As producers plant more peanut acreage, they are encouraged to start with sustainability in mind.
By Ryan McGeeney, U of A System Division of Agriculture
Peanut production in the Arkansas Delta is expected to continue moderate growth over 2015 numbers, say experts and growers. After being recognized as a major peanut-producing state by the National Peanut Board in 2014, production jumped about 60 percent in a year’s time, with growers planting more than 16,000 acres in 2015.
“I expect profitability to stay about the same, given the limited number of buyers in the area and the number of peanuts in storage,” says Faske, who has been serving as the Division of Agriculture’s de facto peanut agronomist. “If growers liked how they did last year, they’ll like what they see this year, too.”
The past three years have seen a growing number of cotton producers in the Delta, already with the requisite sandy loam soil, turn to peanuts.
Farm Bill Offers Options
David Wildy, a Mississippi County producer who has primarily farmed cotton for 38 years, planted peanuts for the first time in 2015, breaking ground with 760 acres. He also planted about 1,200 acres of cotton — the least amount of land he had ever given to the crop.
“With the new Farm Bill, cotton acreage was basically generic acreage, as far as support went,” Wildy says. “So that gave us a little freedom to maneuver. Peanuts faired a little better under the new bill and looked more profitable, so we decided to give it a look. We’re on sandy loam soils in our area, and peanut production was going to fit very well.”
Wildy says peanuts were a natural fit for rotation with cotton. This year, he plans to double peanut acreage and quadruple cotton acreage.
Don’t Ignore Threats
As peanut acreage gradually rises in Arkansas, Faske says he hopes to help sustain the growth by getting producers to focus on disease and pest management, rather than ignoring threats until they become a substantial obstacle to profitable production.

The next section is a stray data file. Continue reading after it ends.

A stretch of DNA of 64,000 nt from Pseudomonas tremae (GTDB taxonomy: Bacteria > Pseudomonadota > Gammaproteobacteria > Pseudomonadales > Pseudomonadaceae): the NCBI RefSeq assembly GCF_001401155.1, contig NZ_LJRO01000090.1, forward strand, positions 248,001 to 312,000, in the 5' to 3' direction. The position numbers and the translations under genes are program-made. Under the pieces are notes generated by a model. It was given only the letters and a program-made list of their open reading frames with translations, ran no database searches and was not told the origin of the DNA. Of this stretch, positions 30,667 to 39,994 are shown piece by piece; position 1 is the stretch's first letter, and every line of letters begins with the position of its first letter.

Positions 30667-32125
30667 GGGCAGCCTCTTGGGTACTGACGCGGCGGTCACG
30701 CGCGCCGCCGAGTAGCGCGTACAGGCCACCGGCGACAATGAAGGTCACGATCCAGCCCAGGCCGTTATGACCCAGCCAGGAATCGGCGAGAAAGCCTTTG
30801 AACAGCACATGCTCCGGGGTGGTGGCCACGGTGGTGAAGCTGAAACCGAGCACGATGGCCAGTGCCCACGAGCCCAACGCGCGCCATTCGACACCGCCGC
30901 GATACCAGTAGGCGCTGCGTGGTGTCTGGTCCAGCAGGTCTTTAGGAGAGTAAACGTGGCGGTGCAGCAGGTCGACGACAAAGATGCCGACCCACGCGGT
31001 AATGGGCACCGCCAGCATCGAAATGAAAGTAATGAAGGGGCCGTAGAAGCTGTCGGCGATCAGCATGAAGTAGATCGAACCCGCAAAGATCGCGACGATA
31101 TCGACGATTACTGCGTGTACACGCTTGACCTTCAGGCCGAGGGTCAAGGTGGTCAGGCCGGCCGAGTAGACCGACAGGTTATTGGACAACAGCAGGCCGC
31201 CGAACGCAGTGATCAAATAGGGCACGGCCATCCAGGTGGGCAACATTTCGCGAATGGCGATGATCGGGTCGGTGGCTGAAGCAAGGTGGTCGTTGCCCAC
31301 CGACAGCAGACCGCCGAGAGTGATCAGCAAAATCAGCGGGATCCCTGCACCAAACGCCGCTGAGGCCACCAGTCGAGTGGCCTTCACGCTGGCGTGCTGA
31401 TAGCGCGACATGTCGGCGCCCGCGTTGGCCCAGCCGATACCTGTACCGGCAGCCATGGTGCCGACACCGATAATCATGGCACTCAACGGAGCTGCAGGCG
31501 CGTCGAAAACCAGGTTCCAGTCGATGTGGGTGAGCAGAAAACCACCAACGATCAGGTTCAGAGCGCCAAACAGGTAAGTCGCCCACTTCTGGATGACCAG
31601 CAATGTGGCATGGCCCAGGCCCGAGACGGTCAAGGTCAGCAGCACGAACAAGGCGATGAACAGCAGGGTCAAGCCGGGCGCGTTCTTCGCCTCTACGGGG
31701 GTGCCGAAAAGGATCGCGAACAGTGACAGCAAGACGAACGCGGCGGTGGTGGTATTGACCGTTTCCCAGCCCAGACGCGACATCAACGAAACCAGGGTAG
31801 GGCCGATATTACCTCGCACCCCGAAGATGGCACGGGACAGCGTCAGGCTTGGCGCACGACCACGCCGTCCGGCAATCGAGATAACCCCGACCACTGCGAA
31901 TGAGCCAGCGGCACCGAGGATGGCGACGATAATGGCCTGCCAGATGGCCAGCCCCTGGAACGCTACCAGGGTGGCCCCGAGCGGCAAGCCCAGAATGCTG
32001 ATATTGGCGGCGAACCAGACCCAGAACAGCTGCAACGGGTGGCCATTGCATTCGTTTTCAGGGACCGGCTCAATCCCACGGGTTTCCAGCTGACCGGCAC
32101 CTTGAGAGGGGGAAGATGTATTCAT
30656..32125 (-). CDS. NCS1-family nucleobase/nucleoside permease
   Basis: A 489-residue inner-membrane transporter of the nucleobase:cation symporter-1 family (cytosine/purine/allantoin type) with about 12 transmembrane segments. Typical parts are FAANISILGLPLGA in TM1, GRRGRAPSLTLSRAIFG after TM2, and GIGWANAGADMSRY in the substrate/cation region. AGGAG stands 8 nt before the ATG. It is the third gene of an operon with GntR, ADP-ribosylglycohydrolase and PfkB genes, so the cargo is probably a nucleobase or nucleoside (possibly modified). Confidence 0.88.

“What I tell growers is that we need to think about how we’re going to sustain production for the next 10 to 20 years,” Faske says. “What do we need to be doing now to reduce disease pressure over a longer period of time, avoiding a spike after four or five years?
“Plenty of growers in other states wish they would’ve had the disease management tools we have at our disposal,” Faske says. “Disease pressure is going to pick up, but if we can just slow it down for a longer period of time, we’ll be in better shape.”
Faske says that many new growers are going through similar “growing pains” as they strive to master a new crop well into established careers, departing from well-worn commodities. In addition to requiring specialized harvest equipment — Wildy calculated a capital outlay of about $280,000 for digging and fluffing equipment — growers must also budget significantly more time for a peanut harvest than they would for soybeans or other row crops.
“On the farm, everything’s pretty fast-paced,” Wildy says. “But with peanuts, you’ve got to slow down. Everything’s a slower pace. You’re going to plant slower, and the harvest is a much slower process.”
Take It Slow
Faske says growers should expect to harvest no more than about 30 acres of peanuts per day — about the same amount of time in which growers might harvest 100 acres of beans.
“You might be able to plant fast, but peanuts will slow your overall harvest down,” Faske says. “If you want to be out of the field by mid-October, you need to aim for having mature peanuts well in advance of Oct. 1, depending on how many acres you’re talking about. If you’re still out there in November, you could run into problems with peanuts rotting in the field.”
To learn more about peanut production in Arkansas, contact your Extension agent, or visit www.uaex.edu.